Are the culture wars having a chilling effect on philanthropy?
One way or another, charities are being drawn into what is commonly referred to as the ‘culture wars’.
It can take a variety of forms: The National Trust found itself in the spotlight for exploring the colonial history of some of its properties leading to headlines such as ‘woke virus infects the National Trust’; we have seen right-wing politicians attack the RNLI for being ‘woke and out of touch’ for rescuing drowning migrants; and the Charity Commission caused consternation when it’s (now former) Chair, Baroness Stowell made a number of provocative statements indicating that ‘charities must respect every view point, even those which are diametrically opposed to their charitable aims’ or risk being seen as political, which many charities saw as a threat to their legitimate ability to campaign.
Exactly what constitutes a ‘culture war’ is itself an issue about which those engaged in culture wars disagree. What seems clear is that a ‘culture war’ is much more than a disagreement but describes a sense of conflict between two utterly opposed world views, leaving no room for compromise in the centre ground. The potential chilling effect on philanthropy is already of concern to the charity sector. With the rise of cancel culture, philanthropists may be put off supporting unpopular, unfashionable or perhaps untested ideas so as to avoid exposure to social media outrage. In the US donors often look to preserve their anonymity using a donor advised fund in order to contribute to their selected charities. However, this route has not gone unnoticed; one of the largest US donor advised funds, Fidelity Charitable, which distributes approximately $9billion a year, was handed a disclosure list from a group of political activists who loudly demanded that Fidelity provide donor information in relation to specific charities with which the activists disagreed. Whilst their demands went unanswered, it demonstrated the appetite and willingness to use cancel culture as a threat to discourage philanthropy.
Recent media stories which have vilified historic philanthropists because their wealth was linked to slavery or other exploitative activities may also cause hesitancy among philanthropists of today. Modern philanthropists may feel concerned that their source of wealth will be similarly scrutinised and tainted either by the sins of the past or because it is in some way associated with scandal or hypocrisy. Indeed, there is a perception that climate issues have not been fully embraced by philanthropy partly because it may put a spotlight on lavish lifestyles which are far from carbon neutral.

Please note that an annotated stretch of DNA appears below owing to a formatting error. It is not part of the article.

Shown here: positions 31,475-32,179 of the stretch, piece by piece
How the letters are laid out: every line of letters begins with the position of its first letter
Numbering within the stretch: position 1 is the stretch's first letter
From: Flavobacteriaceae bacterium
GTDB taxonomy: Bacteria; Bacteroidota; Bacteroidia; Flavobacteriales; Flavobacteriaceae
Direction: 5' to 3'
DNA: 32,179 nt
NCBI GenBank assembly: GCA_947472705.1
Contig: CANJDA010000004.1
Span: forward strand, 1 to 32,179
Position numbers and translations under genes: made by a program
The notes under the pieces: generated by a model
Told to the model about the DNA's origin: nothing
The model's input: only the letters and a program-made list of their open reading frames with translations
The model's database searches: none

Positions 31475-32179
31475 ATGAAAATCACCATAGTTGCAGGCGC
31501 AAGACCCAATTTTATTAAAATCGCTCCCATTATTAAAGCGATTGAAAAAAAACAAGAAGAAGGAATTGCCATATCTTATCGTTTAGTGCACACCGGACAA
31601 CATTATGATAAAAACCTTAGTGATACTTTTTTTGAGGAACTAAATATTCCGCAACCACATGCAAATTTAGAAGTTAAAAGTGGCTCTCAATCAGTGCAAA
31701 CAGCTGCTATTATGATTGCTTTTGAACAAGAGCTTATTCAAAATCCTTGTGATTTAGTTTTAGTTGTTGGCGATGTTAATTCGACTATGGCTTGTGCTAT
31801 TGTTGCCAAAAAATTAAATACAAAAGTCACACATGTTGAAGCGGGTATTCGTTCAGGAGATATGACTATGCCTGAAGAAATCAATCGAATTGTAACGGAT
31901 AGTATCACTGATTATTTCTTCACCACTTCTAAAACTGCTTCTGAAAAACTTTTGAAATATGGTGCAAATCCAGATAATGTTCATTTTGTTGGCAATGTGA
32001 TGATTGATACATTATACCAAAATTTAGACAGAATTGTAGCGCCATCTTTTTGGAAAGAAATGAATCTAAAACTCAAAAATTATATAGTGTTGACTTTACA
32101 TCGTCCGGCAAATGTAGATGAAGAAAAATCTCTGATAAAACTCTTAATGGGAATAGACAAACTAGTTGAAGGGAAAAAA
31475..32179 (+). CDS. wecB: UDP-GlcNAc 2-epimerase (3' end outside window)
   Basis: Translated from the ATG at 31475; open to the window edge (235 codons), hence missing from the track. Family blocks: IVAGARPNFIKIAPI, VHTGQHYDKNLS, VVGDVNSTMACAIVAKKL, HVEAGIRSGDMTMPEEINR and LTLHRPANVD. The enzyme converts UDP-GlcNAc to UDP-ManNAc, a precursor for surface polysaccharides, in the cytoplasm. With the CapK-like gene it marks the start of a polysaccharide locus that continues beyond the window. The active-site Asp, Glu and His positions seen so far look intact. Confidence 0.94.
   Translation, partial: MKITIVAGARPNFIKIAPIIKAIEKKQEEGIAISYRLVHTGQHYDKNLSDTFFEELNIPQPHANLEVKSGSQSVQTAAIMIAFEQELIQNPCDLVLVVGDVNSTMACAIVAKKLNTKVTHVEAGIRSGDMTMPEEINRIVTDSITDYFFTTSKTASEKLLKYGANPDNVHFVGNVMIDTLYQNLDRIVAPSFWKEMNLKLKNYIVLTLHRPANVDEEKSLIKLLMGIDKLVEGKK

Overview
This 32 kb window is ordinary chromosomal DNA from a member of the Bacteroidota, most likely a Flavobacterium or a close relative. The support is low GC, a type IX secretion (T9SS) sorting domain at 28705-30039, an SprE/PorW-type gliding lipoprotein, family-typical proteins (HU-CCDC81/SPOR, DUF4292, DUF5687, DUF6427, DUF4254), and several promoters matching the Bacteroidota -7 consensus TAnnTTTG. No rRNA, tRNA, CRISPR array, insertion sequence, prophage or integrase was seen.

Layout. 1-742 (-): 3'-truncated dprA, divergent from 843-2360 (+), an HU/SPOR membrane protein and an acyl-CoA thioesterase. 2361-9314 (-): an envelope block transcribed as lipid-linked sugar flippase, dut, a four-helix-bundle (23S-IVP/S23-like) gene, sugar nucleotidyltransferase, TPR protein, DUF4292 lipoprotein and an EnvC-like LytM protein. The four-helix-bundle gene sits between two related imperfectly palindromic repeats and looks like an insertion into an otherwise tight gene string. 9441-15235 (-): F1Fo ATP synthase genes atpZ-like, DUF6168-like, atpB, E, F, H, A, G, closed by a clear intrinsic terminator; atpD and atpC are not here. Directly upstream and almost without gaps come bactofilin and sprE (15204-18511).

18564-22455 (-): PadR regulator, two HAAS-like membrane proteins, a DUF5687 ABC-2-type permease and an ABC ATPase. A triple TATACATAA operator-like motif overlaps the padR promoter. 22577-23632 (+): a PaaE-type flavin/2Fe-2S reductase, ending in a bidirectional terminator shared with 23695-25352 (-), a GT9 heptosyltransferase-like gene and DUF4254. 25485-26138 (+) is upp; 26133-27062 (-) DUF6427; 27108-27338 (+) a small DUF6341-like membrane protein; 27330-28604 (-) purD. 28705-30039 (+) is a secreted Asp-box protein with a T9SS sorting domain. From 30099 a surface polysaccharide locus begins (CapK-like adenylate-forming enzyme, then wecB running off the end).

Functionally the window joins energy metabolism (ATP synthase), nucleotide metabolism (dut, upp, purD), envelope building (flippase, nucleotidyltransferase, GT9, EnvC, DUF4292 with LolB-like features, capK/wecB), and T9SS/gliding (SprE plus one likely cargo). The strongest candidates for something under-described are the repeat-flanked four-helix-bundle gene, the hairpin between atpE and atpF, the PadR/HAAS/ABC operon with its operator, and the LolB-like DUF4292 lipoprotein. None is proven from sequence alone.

Family philanthropy is often thought to provide a valuable tool in helping to unite family members in support of common causes and developing shared social values. However, the culture wars are often viewed as ‘generation wars’ with GenZs, millennials and boomers often holding views which are diametrically opposed in relation to real world issues which, in recent times, have been exacerbated by Brexit, the pandemic and social media that is intent on stoking culture war division.
It is undoubtedly the case that the culture war narrative creates division and does create a potential risk to philanthropic funding. However, there is clearly a role to be played by philanthropy in facilitating open discussion, fostering an environment of mutual understanding in light of the cultural shifts which are taking place. This will require adaptation on all sides and an effort to identify intersections between social causes that were not immediately obvious. In this way philanthropy can help shift the focus toward areas of agreement and overlap. Indeed there perhaps has never been a better time to initiate a conversation about shared values with a view to integrating what otherwise might be perceived as binary issues.
The late film maker Albert Maysles once memorably said ‘tyranny is the deliberate removal of nuance’ which is perhaps an accurate assessment of the prevailing culture wars zeitgeist and perhaps it is here that philanthropy can play a meaningful role.